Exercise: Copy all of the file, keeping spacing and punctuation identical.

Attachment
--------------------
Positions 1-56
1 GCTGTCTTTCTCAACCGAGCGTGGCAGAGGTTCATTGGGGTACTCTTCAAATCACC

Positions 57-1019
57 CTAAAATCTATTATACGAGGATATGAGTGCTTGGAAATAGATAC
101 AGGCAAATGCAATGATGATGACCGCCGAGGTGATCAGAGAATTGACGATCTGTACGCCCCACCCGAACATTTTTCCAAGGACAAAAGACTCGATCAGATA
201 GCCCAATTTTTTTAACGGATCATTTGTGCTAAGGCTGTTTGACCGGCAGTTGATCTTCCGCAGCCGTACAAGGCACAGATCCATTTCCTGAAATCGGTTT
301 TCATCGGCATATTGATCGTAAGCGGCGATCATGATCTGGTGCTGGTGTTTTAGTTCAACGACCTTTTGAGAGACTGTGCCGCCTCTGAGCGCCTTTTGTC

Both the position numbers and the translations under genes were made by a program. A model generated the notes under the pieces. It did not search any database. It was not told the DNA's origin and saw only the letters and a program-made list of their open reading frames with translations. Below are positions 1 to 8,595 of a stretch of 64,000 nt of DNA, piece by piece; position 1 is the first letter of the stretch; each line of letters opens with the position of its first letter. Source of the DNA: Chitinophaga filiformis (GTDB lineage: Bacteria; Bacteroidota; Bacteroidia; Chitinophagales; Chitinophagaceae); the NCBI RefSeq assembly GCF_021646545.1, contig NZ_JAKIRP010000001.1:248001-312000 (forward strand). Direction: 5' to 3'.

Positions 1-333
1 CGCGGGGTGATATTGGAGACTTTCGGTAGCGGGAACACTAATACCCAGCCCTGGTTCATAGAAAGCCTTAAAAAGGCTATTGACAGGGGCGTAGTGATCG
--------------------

Positions 1-56
1 GCTGTCTTTCTCAACCGAGCGTGGCAGAGGTTCATTGGGGTACTCTTCAAATCACC

Positions 57-1019
57 CTAAAATCTATTATACGAGGATATGAGTGCTTGGAAATAGATAC
101 AGGCAAATGCAATGATGATGACCGCCGAGGTGATCAGAGAATTGACGATCTGTACGCCCCACCCGAACATTTTTCCAAGGACAAAAGACTCGATCAGATA
201 GCCCAATTTTTTTAACGGATCATTTGTGCTAAGGCTGTTTGACCGGCAGTTGATCTTCCGCAGCCGTACAAGGCACAGATCCATTTCCTGAAATCGGTTT
301 TCATCGGCATATTGATCGTAAGCGGCGATCATGATCTGGTGCTGGTGTTTTAGTTCAACGACCTTTTGAGAGACTGTGCCGCCTCTGAGCGCCTTTTGTC

Both the position numbers and the translations under genes were made by a program. A model generated the notes under the pieces. It did not search any database. It was not told the DNA's origin and saw only the letters and a program-made list of their open reading frames with translations. Below are positions 1 to 8,595 of a stretch of 64,000 nt of DNA, piece by piece; position 1 is the first letter of the stretch; each line of letters opens with the position of its first letter. Source of the DNA: Chitinophaga filiformis (GTDB lineage: Bacteria; Bacteroidota; Bacteroidia; Chitinophagales; Chitinophagaceae); the NCBI RefSeq assembly GCF_021646545.1, contig NZ_JAKIRP010000001.1:248001-312000 (forward strand). Direction: 5' to 3'.

Positions 1-333
1 CGCGGGGTGATATTGGAGACTTTCGGTAGCGGGAACACTAATACCCAGCCCTGGTTCATAGAAAGCCTTAAAAAGGCTATTGACAGGGGCGTAGTGATCG